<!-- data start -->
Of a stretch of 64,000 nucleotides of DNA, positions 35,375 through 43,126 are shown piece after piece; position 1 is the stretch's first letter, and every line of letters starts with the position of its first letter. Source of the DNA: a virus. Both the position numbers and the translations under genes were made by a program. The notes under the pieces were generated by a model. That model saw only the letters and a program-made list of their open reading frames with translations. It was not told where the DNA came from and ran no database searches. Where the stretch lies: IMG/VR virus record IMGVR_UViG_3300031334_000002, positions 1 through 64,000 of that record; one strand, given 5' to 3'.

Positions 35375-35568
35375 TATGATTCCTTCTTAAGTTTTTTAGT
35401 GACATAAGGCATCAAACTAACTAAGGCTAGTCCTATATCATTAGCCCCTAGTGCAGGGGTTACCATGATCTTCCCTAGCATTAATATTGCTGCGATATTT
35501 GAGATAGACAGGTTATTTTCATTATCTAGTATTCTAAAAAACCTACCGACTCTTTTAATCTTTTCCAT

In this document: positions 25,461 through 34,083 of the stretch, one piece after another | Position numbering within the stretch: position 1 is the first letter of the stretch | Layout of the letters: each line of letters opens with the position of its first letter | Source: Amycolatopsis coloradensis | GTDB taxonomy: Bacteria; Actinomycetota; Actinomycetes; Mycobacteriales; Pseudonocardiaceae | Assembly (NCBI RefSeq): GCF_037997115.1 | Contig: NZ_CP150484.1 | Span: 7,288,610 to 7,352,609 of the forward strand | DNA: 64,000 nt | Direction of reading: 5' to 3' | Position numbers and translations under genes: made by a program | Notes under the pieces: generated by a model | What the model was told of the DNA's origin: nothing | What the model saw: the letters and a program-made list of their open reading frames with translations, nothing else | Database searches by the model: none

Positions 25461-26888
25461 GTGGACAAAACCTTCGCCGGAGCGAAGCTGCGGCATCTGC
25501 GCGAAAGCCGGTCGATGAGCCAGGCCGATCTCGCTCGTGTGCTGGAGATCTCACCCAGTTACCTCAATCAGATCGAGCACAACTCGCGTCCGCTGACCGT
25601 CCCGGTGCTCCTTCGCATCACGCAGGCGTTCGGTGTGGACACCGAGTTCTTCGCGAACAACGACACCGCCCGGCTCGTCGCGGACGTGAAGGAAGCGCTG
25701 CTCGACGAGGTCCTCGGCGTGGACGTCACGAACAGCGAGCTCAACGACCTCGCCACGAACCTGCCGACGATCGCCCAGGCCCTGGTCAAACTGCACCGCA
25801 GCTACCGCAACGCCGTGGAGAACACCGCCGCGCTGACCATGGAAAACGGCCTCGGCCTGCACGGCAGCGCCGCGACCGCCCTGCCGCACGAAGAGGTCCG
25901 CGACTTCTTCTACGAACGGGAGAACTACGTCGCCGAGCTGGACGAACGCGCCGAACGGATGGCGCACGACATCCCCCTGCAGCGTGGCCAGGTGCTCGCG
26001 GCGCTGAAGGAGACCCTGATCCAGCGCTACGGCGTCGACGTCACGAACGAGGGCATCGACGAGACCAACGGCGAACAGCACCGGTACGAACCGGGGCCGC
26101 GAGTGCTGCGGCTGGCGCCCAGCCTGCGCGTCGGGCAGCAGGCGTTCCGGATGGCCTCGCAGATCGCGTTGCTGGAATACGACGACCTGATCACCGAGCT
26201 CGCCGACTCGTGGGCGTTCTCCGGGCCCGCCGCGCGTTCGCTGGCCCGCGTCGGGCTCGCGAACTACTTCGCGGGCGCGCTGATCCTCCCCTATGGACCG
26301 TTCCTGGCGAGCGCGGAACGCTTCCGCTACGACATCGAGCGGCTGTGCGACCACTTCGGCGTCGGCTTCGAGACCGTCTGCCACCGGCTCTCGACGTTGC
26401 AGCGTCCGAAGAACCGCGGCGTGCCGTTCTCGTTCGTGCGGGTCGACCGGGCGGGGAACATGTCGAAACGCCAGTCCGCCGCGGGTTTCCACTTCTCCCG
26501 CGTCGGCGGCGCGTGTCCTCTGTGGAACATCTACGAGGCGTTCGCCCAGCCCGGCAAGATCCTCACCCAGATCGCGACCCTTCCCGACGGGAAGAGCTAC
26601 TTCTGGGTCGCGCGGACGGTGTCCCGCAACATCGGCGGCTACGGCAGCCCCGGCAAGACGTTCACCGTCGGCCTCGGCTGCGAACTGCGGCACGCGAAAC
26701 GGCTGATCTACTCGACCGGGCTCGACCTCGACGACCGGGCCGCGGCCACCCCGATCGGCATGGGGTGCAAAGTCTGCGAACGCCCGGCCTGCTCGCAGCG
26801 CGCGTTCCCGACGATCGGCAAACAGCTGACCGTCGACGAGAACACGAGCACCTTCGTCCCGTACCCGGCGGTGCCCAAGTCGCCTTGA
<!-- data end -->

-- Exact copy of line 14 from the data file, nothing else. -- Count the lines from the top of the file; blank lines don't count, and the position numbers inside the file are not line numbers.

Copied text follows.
26001 GCGCTGAAGGAGACCCTGATCCAGCGCTACGGCGTCGACGTCACGAACGAGGGCATCGACGAGACCAACGGCGAACAGCACCGGTACGAACCGGGGCCGC